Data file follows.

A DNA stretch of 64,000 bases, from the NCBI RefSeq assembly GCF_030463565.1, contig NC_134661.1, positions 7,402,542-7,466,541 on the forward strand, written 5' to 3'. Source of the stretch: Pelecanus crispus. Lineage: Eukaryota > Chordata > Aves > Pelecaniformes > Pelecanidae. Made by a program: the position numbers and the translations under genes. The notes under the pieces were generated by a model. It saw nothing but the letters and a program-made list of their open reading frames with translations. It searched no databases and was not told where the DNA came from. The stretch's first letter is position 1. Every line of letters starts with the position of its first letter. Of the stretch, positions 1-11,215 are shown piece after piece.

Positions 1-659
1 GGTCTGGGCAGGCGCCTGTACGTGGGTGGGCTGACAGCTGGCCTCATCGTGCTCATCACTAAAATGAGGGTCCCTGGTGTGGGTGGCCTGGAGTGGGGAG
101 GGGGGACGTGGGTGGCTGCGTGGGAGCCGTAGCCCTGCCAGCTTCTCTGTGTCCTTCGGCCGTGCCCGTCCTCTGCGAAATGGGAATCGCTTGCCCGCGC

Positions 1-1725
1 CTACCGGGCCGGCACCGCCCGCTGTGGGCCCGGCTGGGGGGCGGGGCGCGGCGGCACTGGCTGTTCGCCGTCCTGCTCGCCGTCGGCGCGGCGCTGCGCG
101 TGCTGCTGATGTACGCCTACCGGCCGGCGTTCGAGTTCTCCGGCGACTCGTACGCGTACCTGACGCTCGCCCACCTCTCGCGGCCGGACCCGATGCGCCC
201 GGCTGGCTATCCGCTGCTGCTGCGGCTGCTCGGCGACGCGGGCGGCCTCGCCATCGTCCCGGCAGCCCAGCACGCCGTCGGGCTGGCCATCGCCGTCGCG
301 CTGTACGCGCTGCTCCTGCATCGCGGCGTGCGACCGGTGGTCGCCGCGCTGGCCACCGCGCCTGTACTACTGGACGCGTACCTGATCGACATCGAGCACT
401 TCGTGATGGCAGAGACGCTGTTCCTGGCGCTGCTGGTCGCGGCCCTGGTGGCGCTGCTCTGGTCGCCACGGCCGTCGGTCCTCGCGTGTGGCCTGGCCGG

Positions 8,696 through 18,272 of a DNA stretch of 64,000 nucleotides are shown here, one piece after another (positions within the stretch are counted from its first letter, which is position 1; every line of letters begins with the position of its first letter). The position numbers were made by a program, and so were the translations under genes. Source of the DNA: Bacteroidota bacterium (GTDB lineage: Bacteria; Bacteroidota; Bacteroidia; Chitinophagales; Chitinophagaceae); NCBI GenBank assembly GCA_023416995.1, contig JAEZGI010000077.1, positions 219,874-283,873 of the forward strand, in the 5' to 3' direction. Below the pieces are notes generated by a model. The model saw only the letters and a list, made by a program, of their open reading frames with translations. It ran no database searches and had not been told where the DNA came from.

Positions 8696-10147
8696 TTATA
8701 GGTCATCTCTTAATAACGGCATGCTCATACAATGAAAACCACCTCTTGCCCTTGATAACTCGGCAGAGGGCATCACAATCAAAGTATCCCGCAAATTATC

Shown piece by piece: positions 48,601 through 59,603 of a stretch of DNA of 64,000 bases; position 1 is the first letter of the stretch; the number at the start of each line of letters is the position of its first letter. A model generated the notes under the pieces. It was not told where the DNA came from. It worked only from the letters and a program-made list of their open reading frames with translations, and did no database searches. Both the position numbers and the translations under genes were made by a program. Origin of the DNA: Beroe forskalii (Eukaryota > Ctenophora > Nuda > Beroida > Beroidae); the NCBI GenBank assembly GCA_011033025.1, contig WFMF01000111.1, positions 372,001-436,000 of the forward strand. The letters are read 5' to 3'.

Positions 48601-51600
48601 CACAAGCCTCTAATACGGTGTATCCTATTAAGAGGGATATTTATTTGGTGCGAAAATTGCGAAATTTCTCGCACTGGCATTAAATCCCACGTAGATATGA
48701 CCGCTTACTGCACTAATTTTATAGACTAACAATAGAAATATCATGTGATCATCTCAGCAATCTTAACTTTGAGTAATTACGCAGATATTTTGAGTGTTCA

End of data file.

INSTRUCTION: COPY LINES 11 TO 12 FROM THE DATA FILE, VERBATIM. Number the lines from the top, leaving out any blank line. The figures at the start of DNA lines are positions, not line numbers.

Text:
Positions 8,696 through 18,272 of a DNA stretch of 64,000 nucleotides are shown here, one piece after another (positions within the stretch are counted from its first letter, which is position 1; every line of letters begins with the position of its first letter). The position numbers were made by a program, and so were the translations under genes. Source of the DNA: Bacteroidota bacterium (GTDB lineage: Bacteria; Bacteroidota; Bacteroidia; Chitinophagales; Chitinophagaceae); NCBI GenBank assembly GCA_023416995.1, contig JAEZGI010000077.1, positions 219,874-283,873 of the forward strand, in the 5' to 3' direction. Below the pieces are notes generated by a model. The model saw only the letters and a list, made by a program, of their open reading frames with translations. It ran no database searches and had not been told where the DNA came from.

Positions 8696-10147